The Daily Pennsylvanian is a student-run nonprofit.

Please support us by disabling your ad blocker on our site.

Credit: Pranay Vemulamada

The rain wasn’t the only thing putting a damper on Penn men’s lacrosse’s Alumni Day.

After blitzing the No. 19 Quakers with a 7-1 run to open up the game, No. 15 Princeton proceeded to dominate the rest of the contest en route to a 17-8 victory.

In a perfect example of the workings of Murphy’s Law, everything that could potentially go wrong for Penn (3-3, 0-1 Ivy) went wrong. The Red and Blue were outplayed in virtually every facet of the game — from settled offense and defense to ground balls and the turnover battle.

Especially problematic for the Quakers was their overall inability to win one-on-one battles. On the offensive end, established scorers like sophomore attackman Simon Mathias and junior midfielder Kevin McGeary worked tirelessly to beat their defensemen off the dodge, but their efforts went largely unrewarded. Additionally, on the few occasions that a Penn offensive player was able to gain an advantage, the Princeton defense clamped down with perfectly executed slide packages.

Unfortunately for the Quakers, Penn’s defense was unable to replicate the defensive clinic put on by the Tigers (5-2, 1-0) . Quick passing and precise shooting by the Princeton offense left the Penn defense and goalie Reed Junkin looking confused all game long.

Junkin, in particular, was left out to dry all too often, with a large percentage of Princeton’s goals coming from right on the doorstep, contributing to his 34.8 save percentage.

Leading this offensive onslaught by the Tigers was attackman Michael Sowers. Posting a stat line of five goals and four assists, he proved again why he’s not only one of the best freshmen in the nation, but also one of the best players, period.

Luckily for Princeton, Sowers was not alone, as fellow attackman Gavin McBride contributed five goals of his own and All-American senior midfielder Zach Currier was all over the field, de-sticking Penn midfielders and picking up loose balls seemingly at will.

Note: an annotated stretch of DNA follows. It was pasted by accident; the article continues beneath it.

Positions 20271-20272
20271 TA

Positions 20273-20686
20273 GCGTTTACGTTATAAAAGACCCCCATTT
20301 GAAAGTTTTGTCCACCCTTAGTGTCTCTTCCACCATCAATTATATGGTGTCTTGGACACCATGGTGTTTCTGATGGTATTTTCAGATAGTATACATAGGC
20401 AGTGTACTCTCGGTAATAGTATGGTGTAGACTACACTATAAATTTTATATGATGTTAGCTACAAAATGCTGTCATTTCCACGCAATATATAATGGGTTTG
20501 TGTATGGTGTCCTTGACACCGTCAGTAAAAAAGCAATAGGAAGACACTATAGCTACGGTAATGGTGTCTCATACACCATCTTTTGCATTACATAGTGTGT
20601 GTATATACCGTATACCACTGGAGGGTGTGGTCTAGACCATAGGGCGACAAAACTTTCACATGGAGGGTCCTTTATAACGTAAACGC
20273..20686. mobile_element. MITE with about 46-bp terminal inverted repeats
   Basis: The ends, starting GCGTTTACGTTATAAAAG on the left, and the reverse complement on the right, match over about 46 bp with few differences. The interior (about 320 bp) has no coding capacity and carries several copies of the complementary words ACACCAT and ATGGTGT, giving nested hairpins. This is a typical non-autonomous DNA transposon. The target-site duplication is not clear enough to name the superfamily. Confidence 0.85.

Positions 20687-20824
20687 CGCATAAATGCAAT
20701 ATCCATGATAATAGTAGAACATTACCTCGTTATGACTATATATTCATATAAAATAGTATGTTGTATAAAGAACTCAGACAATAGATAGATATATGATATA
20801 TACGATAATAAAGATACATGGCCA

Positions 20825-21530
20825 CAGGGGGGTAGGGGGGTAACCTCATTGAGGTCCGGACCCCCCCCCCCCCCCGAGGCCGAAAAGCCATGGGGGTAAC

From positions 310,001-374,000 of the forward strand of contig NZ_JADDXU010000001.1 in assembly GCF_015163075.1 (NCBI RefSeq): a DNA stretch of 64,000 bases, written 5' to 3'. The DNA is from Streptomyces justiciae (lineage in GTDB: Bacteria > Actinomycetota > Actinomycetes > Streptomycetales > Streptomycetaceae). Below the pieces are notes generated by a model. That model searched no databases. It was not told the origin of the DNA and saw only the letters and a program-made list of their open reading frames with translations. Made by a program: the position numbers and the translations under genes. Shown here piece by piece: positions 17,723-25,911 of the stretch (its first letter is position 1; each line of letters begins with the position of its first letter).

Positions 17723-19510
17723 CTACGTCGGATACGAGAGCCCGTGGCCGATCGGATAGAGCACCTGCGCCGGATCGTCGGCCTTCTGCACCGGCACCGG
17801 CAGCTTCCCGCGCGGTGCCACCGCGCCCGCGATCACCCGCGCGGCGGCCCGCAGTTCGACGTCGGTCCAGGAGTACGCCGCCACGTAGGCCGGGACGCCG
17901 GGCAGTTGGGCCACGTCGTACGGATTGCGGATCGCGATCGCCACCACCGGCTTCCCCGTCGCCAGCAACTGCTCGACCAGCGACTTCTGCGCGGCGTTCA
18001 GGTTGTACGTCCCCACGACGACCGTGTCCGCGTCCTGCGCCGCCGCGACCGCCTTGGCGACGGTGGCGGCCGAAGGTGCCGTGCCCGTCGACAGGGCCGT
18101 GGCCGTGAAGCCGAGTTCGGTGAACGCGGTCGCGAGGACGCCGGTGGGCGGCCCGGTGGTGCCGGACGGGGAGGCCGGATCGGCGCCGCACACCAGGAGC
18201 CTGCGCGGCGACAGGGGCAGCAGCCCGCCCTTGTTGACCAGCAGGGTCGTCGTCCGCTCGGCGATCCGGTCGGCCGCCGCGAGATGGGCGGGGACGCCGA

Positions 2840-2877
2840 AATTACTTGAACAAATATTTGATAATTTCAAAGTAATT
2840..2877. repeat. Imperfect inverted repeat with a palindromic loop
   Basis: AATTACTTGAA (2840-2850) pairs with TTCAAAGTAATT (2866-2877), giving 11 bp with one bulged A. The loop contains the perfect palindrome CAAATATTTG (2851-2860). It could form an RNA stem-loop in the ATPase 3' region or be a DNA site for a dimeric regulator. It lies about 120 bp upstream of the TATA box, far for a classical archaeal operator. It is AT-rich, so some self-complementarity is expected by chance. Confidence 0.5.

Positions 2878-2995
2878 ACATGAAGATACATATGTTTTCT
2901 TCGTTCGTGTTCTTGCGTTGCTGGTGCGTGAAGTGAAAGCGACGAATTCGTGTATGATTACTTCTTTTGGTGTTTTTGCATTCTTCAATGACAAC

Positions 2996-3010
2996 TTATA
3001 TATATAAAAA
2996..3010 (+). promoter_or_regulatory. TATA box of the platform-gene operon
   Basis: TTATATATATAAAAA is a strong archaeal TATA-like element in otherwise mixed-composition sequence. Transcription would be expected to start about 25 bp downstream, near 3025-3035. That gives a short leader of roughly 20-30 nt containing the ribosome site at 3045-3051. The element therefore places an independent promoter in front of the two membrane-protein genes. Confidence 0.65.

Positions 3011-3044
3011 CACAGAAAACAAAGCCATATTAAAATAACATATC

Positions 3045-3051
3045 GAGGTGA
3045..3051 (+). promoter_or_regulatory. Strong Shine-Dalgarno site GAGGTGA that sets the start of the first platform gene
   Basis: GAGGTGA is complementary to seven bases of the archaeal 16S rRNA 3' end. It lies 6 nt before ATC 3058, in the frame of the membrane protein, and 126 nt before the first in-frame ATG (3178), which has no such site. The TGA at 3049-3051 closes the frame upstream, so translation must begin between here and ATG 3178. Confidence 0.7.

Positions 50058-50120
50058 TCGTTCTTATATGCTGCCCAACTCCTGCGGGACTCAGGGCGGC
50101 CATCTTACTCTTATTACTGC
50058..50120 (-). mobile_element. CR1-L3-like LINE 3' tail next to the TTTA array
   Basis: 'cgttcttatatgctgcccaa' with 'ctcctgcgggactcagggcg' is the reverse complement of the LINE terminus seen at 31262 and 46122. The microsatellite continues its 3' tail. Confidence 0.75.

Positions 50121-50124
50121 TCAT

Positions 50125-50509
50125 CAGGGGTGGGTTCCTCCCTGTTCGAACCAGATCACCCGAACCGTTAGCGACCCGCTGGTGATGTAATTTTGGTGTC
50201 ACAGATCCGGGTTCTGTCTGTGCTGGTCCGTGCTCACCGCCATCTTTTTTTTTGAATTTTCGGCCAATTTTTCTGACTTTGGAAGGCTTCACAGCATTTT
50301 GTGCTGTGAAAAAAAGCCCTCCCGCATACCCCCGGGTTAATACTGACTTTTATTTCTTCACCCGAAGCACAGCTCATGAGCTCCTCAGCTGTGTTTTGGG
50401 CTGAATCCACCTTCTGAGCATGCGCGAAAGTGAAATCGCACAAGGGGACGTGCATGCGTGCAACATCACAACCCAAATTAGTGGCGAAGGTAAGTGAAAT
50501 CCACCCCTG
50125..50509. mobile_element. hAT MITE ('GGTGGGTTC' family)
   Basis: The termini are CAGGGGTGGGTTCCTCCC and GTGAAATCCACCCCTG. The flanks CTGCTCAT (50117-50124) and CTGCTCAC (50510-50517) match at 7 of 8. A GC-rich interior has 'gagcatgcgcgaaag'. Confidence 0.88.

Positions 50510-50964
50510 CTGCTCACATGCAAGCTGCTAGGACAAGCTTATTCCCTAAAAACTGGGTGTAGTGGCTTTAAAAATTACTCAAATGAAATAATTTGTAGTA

Combatting Currier in the midfield was Connor Keating, one of the few Penn bright spots on the day. The junior long stick midfielder scored two goals for the Quakers and was effective on the face-off wing throughout. Especially as Penn’s difficulties scoring goals from their settled offense continue, Keating’s abilities to generate scoring chances from the defensive end will be highly valued as the season progresses.

Joining Keating in the scoring column for the Quakers were Mathias with two goals, sophomore attackman Tyler Dunn with a goal and two assists, junior midfielder James Farrell with a goal, and midfielders Kevin McGeary and Reilly Hupfeldt with a goal and an assist each.

This balanced scoring could be seen as a positive for Penn, but it must be noted that four of these goals were scored in the fourth quarter after Princeton had iced the game.

As was the case last weekend against Michigan, Penn’s slow start ultimately buried them, but unlike in the Michigan loss, there was no spirited comeback this time for the Red and Blue, as Princeton’s lights-out shooting kept Penn from threatening at any point in the game.

Both teams entered the game coming off of a loss — Penn to Michigan last Saturday and Princeton on Wednesday to Rutgers, the fifth-ranked team in the nation according to the USILA. Whereas the Tigers were able to use the loss as a motivational tool, the Quakers appeared sluggish, which is surprising given that they were playing at home against their arch rival on Alumni Weekend.

The loss is not only detrimental to morale and momentum, but it also puts Penn in a hole for Ivy play. With seven teams battling for four spots in the Ivy League Tournament, every game truly matters, making next Saturday’s contest at Cornell a must-win.